The style and flavor profile of wines made from Syrah is influenced by the climate where the grapes are grown with moderate climates (such as the northern Rhone Valley and parts of the Walla Walla AVA in Washington State). This tends to produce medium to full-bodied wines with medium-plus to high levels of tannins and notes of blackberry, mint and black pepper. In hot climates (such as Crete, and the Barossa Valley and McLaren Vale regions of Australia), Syrah is more consistently full-bodied with softer tannin, jammier fruit and spice notes of licorice, anise and earthy leather. In many regions the acidity and tannin levels of Syrah allow the wines produced to have favorable aging potential.
Syrah is used as a single varietal or as a blend. Following several years of strong planting, Syrah was estimated in 2004 to be the world's 7th most grown grape at 142,600 hectares (352,000 acres). It can be found throughout the globe from France to New World wine regions such as: Chile, South Africa, the Hawke's Bay, Waiheke, New Zealand, California and Washington. It can also be found in several Australian wine regions such as: Barossa, Coonawarra, Hunter Valley, Margaret River and McLaren Vale.
Syrah has a long documented history in the Rhône region of southeastern France, but it was not known if it had originated in that region. In 1998, a study conducted by Carole Meredith's research group in the Department of Viticulture and Enology at University of California, Davis used DNA typing and extensive grape reference material from the viticultural research station in Montpellier, France to conclude that Syrah was the offspring of the grape varieties Dureza (father) and Mondeuse blanche (mother).
Dureza, a dark-skinned grape variety from the Ardèche region in France, has all but disappeared from the vineyards, and the preservation of such varieties is a speciality of Montpellier. Mondeuse blanche is a white grape variety cultivated in the Savoy region, and is still found in very small amounts in that region's vineyards today. Both varieties are somewhat obscure today, and have never achieved anything near Syrah's fame or popularity, and there is no record of them ever having been cultivated at long distances from their present homes. Thus, both of Syrah's parents come from a limited area in southeastern France, very close to northern Rhône. Based on these findings, the researchers have concluded Syrah originated from northern Rhône.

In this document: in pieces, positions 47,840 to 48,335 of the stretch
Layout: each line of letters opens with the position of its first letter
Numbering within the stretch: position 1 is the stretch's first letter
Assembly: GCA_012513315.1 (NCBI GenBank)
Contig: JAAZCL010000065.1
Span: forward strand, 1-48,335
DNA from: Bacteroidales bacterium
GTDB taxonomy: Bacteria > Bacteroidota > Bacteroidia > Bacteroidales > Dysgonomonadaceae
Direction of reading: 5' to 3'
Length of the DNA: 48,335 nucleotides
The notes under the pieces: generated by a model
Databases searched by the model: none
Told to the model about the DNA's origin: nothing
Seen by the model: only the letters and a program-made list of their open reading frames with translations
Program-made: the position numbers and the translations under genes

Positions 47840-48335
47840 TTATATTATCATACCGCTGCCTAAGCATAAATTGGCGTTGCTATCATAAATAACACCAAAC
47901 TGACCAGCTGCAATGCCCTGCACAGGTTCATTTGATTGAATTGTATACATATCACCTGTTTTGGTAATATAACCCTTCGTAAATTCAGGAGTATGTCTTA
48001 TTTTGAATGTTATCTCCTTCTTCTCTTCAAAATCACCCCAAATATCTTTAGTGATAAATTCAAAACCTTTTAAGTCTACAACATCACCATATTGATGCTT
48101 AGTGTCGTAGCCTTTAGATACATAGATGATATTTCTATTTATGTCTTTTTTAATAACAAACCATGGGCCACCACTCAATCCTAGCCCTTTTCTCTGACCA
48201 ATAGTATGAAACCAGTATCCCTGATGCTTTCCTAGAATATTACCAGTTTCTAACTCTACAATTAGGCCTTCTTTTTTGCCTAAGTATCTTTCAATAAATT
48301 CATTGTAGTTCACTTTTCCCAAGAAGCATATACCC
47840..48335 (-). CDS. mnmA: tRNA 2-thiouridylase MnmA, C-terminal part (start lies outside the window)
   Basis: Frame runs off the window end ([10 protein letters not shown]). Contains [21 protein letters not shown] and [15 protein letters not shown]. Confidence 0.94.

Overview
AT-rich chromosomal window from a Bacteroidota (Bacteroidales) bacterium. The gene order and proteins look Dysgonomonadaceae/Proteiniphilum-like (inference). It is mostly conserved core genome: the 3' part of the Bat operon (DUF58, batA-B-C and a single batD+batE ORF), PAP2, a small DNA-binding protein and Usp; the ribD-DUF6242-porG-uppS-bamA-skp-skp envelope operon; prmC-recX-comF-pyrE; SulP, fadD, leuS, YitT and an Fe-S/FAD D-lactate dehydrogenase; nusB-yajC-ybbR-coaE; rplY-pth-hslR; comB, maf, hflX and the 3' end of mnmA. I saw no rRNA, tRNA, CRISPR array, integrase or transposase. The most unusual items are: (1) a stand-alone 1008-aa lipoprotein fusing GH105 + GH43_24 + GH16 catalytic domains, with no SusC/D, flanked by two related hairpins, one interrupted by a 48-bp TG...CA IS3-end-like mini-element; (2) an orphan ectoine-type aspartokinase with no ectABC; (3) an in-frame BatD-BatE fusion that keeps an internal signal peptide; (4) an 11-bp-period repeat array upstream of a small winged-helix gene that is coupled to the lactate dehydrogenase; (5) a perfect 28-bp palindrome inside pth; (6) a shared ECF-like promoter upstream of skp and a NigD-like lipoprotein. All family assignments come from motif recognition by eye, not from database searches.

The DNA typing leaves no room for doubt in this matter, and the numerous other hypotheses of the grape's origin which have been forwarded during the years all completely lack support in the form of documentary evidence or ampelographic investigations, be it by methods of classical botany or DNA. Instead, they seem to have been based primarily or solely on the name or synonyms of the variety. Because of varying orthography for grape names, especially for old varieties, this is, in general, very thin evidence. Despite this, origins such as Syracuse or the famous Iranian city of Shiraz have been proposed while the genomic studies yet to be done.
The parentage information, however, does not reveal how old the grape variety is, i.e., when the pollination of a Mondeuse blanche vine by Dureza took place, leading to the original Syrah seed plant. In the year AD 77, Pliny the Elder wrote in his Naturalis Historia about the wines of Vienne (which today would be called Côte-Rôtie), where the Allobroges made famous and prized wine from a dark-skinned grape variety that had not existed some 50 years earlier, in Virgil's age. Pliny called the vines of this wine Allobrogica, and it has been speculated that it could be today's Syrah. However, the description of the wine would also fit, for example, Dureza, and Pliny's observation that vines of Allobrogica were resistant to cold is not entirely consistent with Syrah.Read more at Wikipedia